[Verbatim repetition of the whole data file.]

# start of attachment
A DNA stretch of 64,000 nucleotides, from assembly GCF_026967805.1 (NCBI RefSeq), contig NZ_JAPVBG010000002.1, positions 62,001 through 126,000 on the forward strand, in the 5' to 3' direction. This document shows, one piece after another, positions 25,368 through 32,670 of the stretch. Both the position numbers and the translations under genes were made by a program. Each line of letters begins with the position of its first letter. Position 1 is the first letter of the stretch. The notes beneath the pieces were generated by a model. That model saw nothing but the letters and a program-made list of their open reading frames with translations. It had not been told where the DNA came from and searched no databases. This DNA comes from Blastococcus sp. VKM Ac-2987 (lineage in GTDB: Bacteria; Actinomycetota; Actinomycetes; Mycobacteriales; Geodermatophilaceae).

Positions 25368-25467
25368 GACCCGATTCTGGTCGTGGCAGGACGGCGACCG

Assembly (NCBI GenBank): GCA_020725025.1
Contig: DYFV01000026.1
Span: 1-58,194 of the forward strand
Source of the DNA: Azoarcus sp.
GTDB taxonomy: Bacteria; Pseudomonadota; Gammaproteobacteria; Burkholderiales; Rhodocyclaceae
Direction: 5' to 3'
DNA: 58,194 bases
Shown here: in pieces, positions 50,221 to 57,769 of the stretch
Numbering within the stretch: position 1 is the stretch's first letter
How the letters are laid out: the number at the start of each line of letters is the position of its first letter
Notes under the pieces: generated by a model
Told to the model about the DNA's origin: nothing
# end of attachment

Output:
A DNA stretch of 64,000 nucleotides, from assembly GCF_026967805.1 (NCBI RefSeq), contig NZ_JAPVBG010000002.1, positions 62,001 through 126,000 on the forward strand, in the 5' to 3' direction. This document shows, one piece after another, positions 25,368 through 32,670 of the stretch. Both the position numbers and the translations under genes were made by a program. Each line of letters begins with the position of its first letter. Position 1 is the first letter of the stretch. The notes beneath the pieces were generated by a model. That model saw nothing but the letters and a program-made list of their open reading frames with translations. It had not been told where the DNA came from and searched no databases. This DNA comes from Blastococcus sp. VKM Ac-2987 (lineage in GTDB: Bacteria; Actinomycetota; Actinomycetes; Mycobacteriales; Geodermatophilaceae).

Positions 25368-25467
25368 GACCCGATTCTGGTCGTGGCAGGACGGCGACCG

Assembly (NCBI GenBank): GCA_020725025.1
Contig: DYFV01000026.1
Span: 1-58,194 of the forward strand
Source of the DNA: Azoarcus sp.
GTDB taxonomy: Bacteria; Pseudomonadota; Gammaproteobacteria; Burkholderiales; Rhodocyclaceae
Direction: 5' to 3'
DNA: 58,194 bases
Shown here: in pieces, positions 50,221 to 57,769 of the stretch
Numbering within the stretch: position 1 is the stretch's first letter
How the letters are laid out: the number at the start of each line of letters is the position of its first letter
Notes under the pieces: generated by a model
Told to the model about the DNA's origin: nothing